Sir William McNaghten, who had been trying to negotiate a way out of the city, was murdered on December 23, 1841, reportedly by Muhammad Akbar Khan himself. The British, their situation hopeless, somehow managed to negotiate a treaty to leave Afghanistan.

On January 6, 1842, the British began their withdrawal from Kabul. Leaving the city were 4,500 British troops and 12,000 civilians who had followed the British Army to Kabul. The plan was to march to Jalalabad, about 90 miles away.

The retreat in the brutally cold weather took an immediate toll, and many died from exposure in the first days. And despite the treaty, the British column came under attack when it reached a mountain pass, the Khurd Kabul. The retreat became a massacre.

Slaughter in the Mountain Passes of Afghanistan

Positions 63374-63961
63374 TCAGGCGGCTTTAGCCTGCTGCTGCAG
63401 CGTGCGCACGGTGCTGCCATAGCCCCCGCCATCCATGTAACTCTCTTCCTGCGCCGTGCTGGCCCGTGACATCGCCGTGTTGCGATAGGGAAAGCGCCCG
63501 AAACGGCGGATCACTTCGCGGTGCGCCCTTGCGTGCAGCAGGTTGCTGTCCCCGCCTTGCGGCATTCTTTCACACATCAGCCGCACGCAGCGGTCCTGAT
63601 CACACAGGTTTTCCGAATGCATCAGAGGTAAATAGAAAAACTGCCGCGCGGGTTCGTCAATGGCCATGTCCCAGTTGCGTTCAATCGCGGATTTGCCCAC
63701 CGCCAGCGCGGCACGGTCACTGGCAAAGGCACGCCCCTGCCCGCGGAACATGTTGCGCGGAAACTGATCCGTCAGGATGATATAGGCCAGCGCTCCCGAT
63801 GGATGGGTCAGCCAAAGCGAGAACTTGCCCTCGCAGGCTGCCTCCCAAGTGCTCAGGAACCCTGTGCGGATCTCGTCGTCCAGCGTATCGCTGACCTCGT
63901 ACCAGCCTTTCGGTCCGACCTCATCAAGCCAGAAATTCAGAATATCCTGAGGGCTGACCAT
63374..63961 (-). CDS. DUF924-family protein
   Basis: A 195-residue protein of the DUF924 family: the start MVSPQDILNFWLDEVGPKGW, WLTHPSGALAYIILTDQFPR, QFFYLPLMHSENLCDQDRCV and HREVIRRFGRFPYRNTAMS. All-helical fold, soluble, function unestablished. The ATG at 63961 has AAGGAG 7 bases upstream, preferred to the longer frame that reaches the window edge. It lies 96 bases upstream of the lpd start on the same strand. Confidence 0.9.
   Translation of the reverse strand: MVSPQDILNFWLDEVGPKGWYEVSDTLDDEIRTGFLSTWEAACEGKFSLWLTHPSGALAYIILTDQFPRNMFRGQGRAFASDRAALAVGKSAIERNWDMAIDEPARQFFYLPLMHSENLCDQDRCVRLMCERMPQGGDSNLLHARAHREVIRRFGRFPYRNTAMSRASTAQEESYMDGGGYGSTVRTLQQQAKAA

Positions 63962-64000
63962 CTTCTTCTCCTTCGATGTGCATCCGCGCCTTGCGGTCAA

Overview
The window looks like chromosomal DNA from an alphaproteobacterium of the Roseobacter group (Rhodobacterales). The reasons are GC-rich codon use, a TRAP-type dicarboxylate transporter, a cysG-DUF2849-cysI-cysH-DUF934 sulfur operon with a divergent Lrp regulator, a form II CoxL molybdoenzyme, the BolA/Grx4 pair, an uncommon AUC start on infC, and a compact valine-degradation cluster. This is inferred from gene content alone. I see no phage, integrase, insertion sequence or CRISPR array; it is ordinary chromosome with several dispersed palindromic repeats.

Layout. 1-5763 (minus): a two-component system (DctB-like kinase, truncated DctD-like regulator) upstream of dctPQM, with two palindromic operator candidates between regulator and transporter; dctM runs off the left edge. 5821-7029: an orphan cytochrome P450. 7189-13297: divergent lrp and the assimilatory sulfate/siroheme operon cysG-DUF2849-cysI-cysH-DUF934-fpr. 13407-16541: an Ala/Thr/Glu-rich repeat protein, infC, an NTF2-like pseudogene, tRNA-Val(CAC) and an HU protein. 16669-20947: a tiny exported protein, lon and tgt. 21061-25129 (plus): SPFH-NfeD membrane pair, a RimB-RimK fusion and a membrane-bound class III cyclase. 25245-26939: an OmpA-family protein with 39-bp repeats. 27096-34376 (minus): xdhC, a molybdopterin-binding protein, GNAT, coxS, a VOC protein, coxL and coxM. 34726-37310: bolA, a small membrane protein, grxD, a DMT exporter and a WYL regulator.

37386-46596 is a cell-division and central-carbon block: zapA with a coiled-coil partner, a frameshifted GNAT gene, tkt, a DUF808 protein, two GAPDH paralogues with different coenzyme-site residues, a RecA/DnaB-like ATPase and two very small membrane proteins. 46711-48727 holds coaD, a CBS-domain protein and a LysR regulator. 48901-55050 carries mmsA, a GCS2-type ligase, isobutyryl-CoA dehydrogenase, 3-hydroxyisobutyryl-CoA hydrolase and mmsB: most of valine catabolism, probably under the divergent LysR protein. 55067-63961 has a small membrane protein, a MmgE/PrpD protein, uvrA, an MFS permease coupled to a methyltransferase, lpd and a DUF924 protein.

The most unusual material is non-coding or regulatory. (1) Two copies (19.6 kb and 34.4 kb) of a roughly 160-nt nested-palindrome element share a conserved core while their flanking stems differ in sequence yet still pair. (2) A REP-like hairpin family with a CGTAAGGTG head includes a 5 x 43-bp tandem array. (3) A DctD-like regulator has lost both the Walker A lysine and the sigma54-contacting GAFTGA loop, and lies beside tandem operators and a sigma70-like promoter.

A magazine based in Boston, the North American Review, published a remarkably extensive and timely account titled “The English in Afghanistan” six months later, in July 1842. It contained this vivid description (some antiquated spellings have been left intact):

On the 6th of January, 1842, the Caboul forces commenced their retreat through the dismal pass, destined to be their grave. On the third day they were attacked by the mountaineers from all points, and a fearful slaughter ensued…

The troops kept on, and awful scenes ensued. Without food, mangled and cut to pieces, each one caring only for himself, all subordination had fled; and the soldiers of the forty-fourth English regiment are reported to have knocked down their officers with the butts of their muskets.